This weekend, the marvelous X-111 Flying Cucumber Airship found its way to Houston’s Ellington Field, a military and public airport on the city’s periphery, where members of the cocktail literati were afforded this most peculiar form of transport.
Arriving by Hendrick’s shuttle from a safe measure beyond, we intrepid travelers were deposited on the field at a pop-up parlor echoing Hendrick’s’ old-timey vibe with vintage furniture, trunks and an antique automobile with a pullout bar.
But there could be no doubt that it was the 130-foot dirigible in the distance that had captured our fascination. Cleverly wrapped in dark green vinyl to recall the familiar produce that is one of gin’s besties, it sported a single eye, the symbol of Hendrick’s Gin’s so-called Society of the Unusual.
Approaching storm clouds offered an air of adventure as well as a good amount of wind, requiring the blimp to be tethered by the nose to a large mast, lest it be disastrously swept away. I could only imagine that, should the craft tragically go down during my ride, that at least my obituary would be mildly hilarious.
Meanwhile, a Hendrick’s-attired crew attended urgently to the airship, wresting it into position with ropes and sheer brute strength as we took turns being ushered in groups of one to three into the surprisingly small cab.
I was lucky enough to ride alone with pilot Cesar Mendez, a Kerrville native who splits cucumber-flying duties with fellow pilot Charlie Smith. Theirs is a rare skill indeed: “There’s actually more astronauts in the world than people who can fly these things,” said Jim Ryan, Hendrick’s Gin’s U.S. brand ambassador.
A wave of Mendez’s hand and the crew freed the ropes from their mighty grips, and off we sailed into the heavens. A pair of wheels to either side of him controlled our lift and descent, while pedals, or rudders, at his feet controlled direction.
Our ascent was casual and, as Hendrick’s would put it, civilized, a series of plodding front-to-back tilts that gradually took us up and forward, like a great whale rising from its oceanic depths. “We’re slow and low,” Mendez said. “We’re never really in a hurry.”
The airfield and its surrounding greenbelts and neighborhoods opened up before us. Within a few minutes, we had reached our comfort zone of 1,000 feet, a height that not only allows those on the ground to take in the airship’s signature artwork but keeps the flying cucumber safely away from other air traffic or flying produce.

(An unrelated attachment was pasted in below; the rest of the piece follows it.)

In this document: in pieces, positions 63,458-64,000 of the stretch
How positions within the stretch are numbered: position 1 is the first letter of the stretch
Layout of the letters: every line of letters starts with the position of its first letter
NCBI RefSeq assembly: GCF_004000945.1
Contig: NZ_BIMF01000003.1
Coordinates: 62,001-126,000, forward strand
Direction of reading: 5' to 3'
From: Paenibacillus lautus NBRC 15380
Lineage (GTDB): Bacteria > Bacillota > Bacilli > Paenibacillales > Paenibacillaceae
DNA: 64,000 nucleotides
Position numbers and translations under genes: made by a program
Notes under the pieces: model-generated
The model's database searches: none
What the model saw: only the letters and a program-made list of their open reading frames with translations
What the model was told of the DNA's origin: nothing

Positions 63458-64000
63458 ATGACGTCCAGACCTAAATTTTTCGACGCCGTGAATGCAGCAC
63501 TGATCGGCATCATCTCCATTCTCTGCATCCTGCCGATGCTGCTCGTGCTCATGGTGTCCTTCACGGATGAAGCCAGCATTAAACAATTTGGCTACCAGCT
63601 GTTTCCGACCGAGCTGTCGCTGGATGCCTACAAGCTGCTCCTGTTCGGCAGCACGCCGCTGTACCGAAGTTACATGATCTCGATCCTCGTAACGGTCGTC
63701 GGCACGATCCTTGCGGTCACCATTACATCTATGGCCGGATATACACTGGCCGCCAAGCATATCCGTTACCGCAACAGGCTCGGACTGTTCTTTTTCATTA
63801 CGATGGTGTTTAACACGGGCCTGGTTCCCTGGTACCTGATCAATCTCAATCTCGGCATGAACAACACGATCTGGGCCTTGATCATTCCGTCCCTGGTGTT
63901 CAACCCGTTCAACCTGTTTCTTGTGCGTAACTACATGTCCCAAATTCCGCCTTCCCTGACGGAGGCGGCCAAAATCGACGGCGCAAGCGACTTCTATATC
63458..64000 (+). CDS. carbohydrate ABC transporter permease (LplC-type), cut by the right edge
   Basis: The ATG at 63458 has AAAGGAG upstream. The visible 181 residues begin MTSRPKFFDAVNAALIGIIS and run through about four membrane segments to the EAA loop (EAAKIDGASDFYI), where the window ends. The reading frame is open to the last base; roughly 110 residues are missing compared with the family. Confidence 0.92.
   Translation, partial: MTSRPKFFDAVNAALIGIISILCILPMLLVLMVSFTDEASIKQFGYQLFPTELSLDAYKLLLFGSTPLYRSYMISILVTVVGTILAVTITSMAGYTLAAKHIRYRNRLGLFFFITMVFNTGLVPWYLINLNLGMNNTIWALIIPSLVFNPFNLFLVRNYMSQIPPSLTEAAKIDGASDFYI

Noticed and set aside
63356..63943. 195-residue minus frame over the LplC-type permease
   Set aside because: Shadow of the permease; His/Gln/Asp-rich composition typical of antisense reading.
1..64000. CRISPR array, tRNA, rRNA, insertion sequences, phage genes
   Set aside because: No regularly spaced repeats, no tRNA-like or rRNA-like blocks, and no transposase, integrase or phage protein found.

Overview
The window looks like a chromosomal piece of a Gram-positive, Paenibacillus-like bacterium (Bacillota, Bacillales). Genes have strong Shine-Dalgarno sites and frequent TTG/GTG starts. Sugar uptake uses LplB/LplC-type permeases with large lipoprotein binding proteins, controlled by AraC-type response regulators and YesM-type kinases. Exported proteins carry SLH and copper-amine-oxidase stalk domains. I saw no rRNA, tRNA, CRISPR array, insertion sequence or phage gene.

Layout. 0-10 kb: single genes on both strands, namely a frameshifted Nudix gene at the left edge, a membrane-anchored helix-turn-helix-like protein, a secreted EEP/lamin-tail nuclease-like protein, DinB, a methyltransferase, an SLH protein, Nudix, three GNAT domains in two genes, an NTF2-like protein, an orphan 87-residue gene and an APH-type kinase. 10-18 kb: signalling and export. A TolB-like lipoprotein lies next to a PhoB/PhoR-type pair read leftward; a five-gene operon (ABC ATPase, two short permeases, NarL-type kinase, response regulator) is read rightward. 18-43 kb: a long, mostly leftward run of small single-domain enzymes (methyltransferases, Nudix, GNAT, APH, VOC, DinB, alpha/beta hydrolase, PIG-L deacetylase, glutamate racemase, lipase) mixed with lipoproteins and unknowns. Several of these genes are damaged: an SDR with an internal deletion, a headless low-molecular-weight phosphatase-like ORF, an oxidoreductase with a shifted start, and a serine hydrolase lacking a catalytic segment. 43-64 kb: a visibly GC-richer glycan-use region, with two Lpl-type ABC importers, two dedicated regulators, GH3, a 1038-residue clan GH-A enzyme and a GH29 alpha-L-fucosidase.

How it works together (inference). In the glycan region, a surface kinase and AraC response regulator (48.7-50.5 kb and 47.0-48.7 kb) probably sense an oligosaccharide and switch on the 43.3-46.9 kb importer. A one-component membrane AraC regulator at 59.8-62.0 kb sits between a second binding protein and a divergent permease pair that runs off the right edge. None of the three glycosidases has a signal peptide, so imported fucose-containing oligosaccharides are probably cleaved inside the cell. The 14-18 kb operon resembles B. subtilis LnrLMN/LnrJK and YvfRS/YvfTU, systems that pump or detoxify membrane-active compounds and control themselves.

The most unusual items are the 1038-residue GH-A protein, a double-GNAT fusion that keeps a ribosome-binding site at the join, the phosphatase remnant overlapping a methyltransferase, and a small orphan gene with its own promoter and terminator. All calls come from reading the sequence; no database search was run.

It was about this time that I remembered that I was terrified of heights. The fact that I was next to an open window from which my cell phone could easily spill until it fell, fell, fell indistinguishably to the ground 80 stories below, was no help, nor were the cab’s forward tilts that practically shoved my altitudinous predicament in my face.
Yes, I was in a real pickle. I’m not gonna lie: My hands had gone clammy and my heart was racing. I did what I normally do in such situations: I went into reporter mode, tossing a few questions at the Mendez and focusing on jotting down the answers until I realized that in actuality, the 35-mph ride was remarkably smooth. And enjoyable, too, despite the lack of beverage service, or more to the point, gin-and-tonic service.
Before long we were moving in for our landing as the crack Hendrick’s crew lined up in inverted-V formation, prepared to haul us home and toward welcome refreshment.
Houston was the fourth stop on the cucumber’s 13-city tour that includes Los Angeles, San Francisco, Boston, Detroit, New York and Chicago. Next would be South Florida. Dallas had originally been on Hendrick’s’ schedule but unfortunately had to be scrubbed because of inclement weather.
“Everything is susceptible to weather conditions,” Mendez said. “That’s just part of the experience of flying in a cucumber.”
So, you’ve wowed your Fireball-drinking buddies with your superior knowledge of mezcal, tequila’s smoky and more exotic cousin. You’ve earned serious props for your appreciation of mezcal’s Scotch-like acquired taste. But dude: if you really want to prove yourself mas macho, try drinking mezcal the way it’s done in Oaxaca – with worm salt.
Among the benefits of the ongoing craft-cocktail renaissance has been the rising availability of mezcal, distilled from Mexico’s native maguey plant, a form of agave. Generations-old methods of artisan production – in which the plants’ hearts are roasted in pit ovens before the fermentation process, giving the spirit its distinctive smoky flavor – have spawned hundreds of choices, many of which you can now find in the U.S.
Typically it’s imbibed straight. Picture a tiny cup or shot of your beloved mezcal, served alongside a small plate of orange slices. Garnish those slices with a sprinkling of sal de gusano – a rust-colored powder of sea salt, ground chilies and the crushed remains of agave worms. Better yet, dip a slice into a bowl of the powder itself.